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Modelling of EMC Screens for Radio Base Stations: Part 2: Evaluation of Turbulence Models
KTH, School of Industrial Engineering and Management (ITM), Energy Technology, Applied Thermodynamics and Refrigeration.
KTH, School of Industrial Engineering and Management (ITM), Energy Technology, Applied Thermodynamics and Refrigeration.ORCID iD: 0000-0001-6139-4400
University of Gävle.
2004 (English)In: Proc. 9th  InterSociety Conf. on Thermal and Thermomechanical Phenomena in Electronic Systems (ITherm 2004), Las Vegas, NV, USA, IEEE Press, 2004, 471-478 p.Conference paper, Published paper (Refereed)
Abstract [en]

The objective of this paper is to investigate the performance of five well-known turbulence models and 2 wall treatments, in order to predict the details of the flow patterns through an EMC (ElectroMagnetic Compatibility) screen. The employed turbulence models are investigated in the present study is four different eddy-viscosity models; the standard k-ε model, the renormalization group (RNG) k-ε model, the realizable k-ε model and the k-ω model, as well as the Reynolds stress model, RSM. The commercial finite volume code Fluent 6.1 was used for simulation.

A steady-state three-dimensional model, which serves as the most accurate representation of the model, was used in order to predict the details of the air flow paths and pressure field. The flow was assumed to be isothermal, turbulent and incompressible.

The numerical predictions were validated experimentally by using wind tunnel measurements and smoke visualization. The performances of the turbulence models are discussed and the RSM results are compared with other two-equation turbulence models. The result shows that choosing the right turbulence model and wall treatment does not have a great influence on the prediction of pressure drop and the velocity field. The pressure field is over predicted about 15% and the velocity average deviation at several locations before and after the screen is less than 10%. Simulations using a hydraulic impedance surface, i.e. without a detail modeling of the EMC screen, show that the pressure field is also over predicted and great differences are observed in the velocity field.

Place, publisher, year, edition, pages
IEEE Press, 2004. 471-478 p.
Keyword [en]
RNG, RSM, k-ε, k-ω, pressure drop, perforated plate, porosity, EMC screen, subrack, velocity profile, flow pattern, hydraulic impedance
National Category
Energy Engineering
Identifiers
URN: urn:nbn:se:kth:diva-63407Scopus ID: 2-s2.0-4444325242ISBN: 0-7803-8357-5 (print)OAI: oai:DiVA.org:kth-63407DiVA: diva2:482183
Conference
9th InterSociety Conf. on Thermal and Thermomechanical Phenomena in Electronic Systems (ITherm 2004), Las Vegas, NV, USA
Note
QC 20120131Available from: 2012-01-23 Created: 2012-01-23 Last updated: 2012-01-31Bibliographically approved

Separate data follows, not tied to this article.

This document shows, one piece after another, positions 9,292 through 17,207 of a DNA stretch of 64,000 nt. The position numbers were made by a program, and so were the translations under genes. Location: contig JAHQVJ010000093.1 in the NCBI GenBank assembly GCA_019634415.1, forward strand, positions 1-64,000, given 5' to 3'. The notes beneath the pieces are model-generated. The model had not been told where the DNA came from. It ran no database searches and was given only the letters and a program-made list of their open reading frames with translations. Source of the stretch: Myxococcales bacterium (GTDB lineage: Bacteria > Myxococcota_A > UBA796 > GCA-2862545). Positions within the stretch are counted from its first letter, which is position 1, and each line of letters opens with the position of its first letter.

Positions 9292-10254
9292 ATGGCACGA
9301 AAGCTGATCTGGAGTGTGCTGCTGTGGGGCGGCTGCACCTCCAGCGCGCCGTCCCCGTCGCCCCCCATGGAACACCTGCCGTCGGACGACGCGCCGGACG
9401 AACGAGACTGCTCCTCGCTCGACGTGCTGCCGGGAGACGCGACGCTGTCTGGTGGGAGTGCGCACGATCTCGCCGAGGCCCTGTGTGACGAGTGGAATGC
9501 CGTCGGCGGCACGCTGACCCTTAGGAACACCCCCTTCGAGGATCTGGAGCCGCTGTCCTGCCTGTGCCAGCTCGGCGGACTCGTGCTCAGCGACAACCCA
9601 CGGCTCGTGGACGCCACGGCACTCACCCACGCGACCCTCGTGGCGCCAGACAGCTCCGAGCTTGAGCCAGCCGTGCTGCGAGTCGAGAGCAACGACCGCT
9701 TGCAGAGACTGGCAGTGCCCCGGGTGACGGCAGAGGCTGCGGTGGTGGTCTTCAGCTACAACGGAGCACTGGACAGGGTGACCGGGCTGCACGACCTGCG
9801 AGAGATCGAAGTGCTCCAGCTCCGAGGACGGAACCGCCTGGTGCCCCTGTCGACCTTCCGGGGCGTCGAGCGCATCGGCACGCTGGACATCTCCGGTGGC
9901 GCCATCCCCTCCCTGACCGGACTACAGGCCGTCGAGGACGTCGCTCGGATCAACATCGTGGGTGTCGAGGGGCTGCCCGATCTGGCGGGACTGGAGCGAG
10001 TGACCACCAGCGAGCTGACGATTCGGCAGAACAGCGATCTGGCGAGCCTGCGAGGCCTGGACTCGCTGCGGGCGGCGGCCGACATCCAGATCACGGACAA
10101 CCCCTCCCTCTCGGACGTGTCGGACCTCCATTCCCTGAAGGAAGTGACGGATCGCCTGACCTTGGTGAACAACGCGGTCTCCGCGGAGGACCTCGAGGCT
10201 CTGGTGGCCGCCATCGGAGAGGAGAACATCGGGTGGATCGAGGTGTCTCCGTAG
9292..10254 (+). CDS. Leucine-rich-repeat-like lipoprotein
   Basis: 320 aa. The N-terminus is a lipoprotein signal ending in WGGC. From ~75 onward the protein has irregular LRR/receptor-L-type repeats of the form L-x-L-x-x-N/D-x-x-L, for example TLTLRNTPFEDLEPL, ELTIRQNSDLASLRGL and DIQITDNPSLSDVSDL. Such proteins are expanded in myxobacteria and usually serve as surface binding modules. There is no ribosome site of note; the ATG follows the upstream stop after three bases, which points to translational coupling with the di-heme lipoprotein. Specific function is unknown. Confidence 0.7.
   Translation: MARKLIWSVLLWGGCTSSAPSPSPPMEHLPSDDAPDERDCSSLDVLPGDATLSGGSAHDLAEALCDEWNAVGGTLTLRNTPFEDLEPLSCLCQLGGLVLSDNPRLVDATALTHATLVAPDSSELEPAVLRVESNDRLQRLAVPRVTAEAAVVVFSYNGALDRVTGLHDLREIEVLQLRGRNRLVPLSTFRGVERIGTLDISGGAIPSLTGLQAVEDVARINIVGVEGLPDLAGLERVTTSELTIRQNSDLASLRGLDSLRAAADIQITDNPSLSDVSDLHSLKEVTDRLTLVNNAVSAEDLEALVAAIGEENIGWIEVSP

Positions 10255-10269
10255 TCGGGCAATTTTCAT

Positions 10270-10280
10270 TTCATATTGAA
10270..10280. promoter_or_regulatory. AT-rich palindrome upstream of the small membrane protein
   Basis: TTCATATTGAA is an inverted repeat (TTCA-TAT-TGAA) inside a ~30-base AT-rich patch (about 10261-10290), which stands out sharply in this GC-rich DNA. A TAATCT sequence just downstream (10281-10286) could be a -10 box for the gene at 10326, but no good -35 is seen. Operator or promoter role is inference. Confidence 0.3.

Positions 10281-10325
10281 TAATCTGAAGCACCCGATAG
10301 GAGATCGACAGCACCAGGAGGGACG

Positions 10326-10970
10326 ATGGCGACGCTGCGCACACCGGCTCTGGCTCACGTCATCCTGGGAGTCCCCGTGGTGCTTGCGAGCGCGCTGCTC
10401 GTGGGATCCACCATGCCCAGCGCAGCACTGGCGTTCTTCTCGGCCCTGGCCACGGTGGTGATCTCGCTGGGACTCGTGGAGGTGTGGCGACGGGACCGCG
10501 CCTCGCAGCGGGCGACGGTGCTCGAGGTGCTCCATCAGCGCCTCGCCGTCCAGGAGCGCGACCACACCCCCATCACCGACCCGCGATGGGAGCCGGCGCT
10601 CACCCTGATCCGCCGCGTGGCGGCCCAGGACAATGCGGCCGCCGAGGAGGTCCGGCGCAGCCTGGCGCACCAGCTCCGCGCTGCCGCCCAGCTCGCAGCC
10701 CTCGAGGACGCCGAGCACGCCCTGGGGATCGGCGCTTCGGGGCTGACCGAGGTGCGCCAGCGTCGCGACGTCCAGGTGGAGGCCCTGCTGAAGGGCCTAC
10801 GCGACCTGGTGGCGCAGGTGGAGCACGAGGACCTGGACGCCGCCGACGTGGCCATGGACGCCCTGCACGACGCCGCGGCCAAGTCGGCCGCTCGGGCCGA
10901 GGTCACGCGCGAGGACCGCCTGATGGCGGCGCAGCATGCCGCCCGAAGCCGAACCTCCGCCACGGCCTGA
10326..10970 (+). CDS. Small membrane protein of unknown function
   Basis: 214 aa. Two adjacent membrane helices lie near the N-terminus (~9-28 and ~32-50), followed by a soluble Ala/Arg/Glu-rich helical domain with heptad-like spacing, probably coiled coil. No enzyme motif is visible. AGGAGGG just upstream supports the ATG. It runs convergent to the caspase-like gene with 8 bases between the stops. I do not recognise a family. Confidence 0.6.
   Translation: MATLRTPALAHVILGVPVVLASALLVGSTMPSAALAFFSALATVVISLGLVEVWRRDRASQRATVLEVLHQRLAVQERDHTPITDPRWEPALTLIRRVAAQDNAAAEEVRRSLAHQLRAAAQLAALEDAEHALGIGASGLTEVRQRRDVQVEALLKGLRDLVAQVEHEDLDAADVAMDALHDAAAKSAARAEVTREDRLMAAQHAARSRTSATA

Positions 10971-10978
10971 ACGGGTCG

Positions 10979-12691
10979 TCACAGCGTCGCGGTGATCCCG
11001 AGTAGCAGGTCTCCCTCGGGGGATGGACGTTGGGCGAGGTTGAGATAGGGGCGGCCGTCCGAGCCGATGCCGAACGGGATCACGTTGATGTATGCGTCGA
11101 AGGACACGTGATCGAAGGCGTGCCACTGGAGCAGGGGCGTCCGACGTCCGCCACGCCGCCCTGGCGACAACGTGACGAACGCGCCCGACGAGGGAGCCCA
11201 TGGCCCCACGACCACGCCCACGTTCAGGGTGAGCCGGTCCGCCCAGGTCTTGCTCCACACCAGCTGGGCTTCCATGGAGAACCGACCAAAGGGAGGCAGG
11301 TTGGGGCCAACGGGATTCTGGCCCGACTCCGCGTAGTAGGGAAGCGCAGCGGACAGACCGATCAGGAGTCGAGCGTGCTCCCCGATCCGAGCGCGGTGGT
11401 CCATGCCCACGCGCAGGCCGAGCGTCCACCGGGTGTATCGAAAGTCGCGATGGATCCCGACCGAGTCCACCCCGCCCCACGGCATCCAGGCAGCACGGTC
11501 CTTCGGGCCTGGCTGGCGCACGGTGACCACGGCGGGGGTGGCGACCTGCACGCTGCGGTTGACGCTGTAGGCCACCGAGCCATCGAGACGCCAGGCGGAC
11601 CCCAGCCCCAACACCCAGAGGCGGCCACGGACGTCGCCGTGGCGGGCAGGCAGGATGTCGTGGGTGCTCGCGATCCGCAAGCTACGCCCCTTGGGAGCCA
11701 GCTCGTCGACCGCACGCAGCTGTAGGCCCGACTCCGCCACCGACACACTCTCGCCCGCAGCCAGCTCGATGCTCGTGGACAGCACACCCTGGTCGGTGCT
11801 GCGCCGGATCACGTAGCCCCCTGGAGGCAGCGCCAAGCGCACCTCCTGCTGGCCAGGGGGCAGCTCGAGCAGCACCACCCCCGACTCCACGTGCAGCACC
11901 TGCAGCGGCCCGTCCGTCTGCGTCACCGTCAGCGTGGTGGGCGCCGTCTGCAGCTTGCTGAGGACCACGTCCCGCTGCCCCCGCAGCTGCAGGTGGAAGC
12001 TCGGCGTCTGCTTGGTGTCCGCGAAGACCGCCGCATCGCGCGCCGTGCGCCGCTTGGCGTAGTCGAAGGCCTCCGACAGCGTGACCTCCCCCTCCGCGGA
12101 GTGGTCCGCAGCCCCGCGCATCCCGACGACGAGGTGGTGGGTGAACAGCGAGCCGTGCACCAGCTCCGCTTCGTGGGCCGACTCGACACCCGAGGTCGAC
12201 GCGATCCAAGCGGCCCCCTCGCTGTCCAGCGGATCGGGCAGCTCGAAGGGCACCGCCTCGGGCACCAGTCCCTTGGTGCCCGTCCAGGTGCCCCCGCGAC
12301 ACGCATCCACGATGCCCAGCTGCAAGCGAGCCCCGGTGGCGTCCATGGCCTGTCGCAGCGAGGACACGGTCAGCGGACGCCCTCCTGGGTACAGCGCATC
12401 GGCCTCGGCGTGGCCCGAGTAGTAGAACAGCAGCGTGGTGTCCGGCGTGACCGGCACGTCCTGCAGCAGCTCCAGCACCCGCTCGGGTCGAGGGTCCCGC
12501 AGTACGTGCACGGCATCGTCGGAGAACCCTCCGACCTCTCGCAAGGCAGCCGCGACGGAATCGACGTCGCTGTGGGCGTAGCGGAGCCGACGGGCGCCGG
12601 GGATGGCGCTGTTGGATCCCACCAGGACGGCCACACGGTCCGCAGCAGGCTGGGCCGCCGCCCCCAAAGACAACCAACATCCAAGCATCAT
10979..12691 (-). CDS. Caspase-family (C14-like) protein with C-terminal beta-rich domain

In thesis
1. Experimental and numerical study of the thermal and hydraulic effect of EMC screens in radio base stations: detailed and compact models
Open this publication in new window or tab >>Experimental and numerical study of the thermal and hydraulic effect of EMC screens in radio base stations: detailed and compact models
2006 (English)Doctoral thesis, comprehensive summary (Other scientific)
Abstract [en]

Today’s telecommunication cabinets use Electro Magnetic Compliance (EMC) screens in order to reduce electromagnetic noise that can cause some miss functions in electronic equipment.

Many radio base stations (RBSs) use a 90-degree building architecture: the flow inlet is perpendicular to the EMC screen, which creates a complex flow, with a 90-degree air turn, expansions, compressions, perforated plates and PCBs. It is of great interest to study how the EMC screen interacts with the rest of components and analyze the total pressure drop and how much the flow pattern changes due to the placement of the screen.

Velocity, pressure and temperature measurements as well as flow pattern visualizations have been carried out to gain good insight into the flow and heat transfer characteristics in a subrack model of an RBS. Furthermore, these measurements have been very useful for validating detailed CFD models and evaluating several turbulence models.

Nowadays, industrial competition has caused a substantial decrease in the time-to-market of products. This fact makes the use of compact models in the first stages of the design process of vital importance. Accurate and fast compact models can to a great extent decrease the time for design, and thus for production.

Hence, to determine the correlations between the pressure drop and flow pattern on the PCBs as a function of the geometry and the Reynolds number, based on a detailed CFD parametric study, was one objective. Furthermore, the development of a compact model using a porous media approach (using two directional-loss coefficients) has been accomplished. Two correlations of these directional loss coefficients were found as a function of the geometry and Reynolds number.

Place, publisher, year, edition, pages
Stockholm: KTH, 2006
Series
Trita-REFR, ISSN 1102-0245 ; 06/57
Keyword
sub-rack, perforated plate, air cooling, 90 degrees turn, flow deistribution, CFD, measurement
National Category
Energy Engineering
Identifiers
urn:nbn:se:kth:diva-4265 (URN)978-91-7178-553-4 (ISBN)
Public defence
2007-01-29, Salongen, KTHB, Osquars Backe 31, Stockholm, 10:00
Opponent
Supervisors
Note
QC 20100630Available from: 2007-01-11 Created: 2007-01-11 Last updated: 2012-03-23Bibliographically approved

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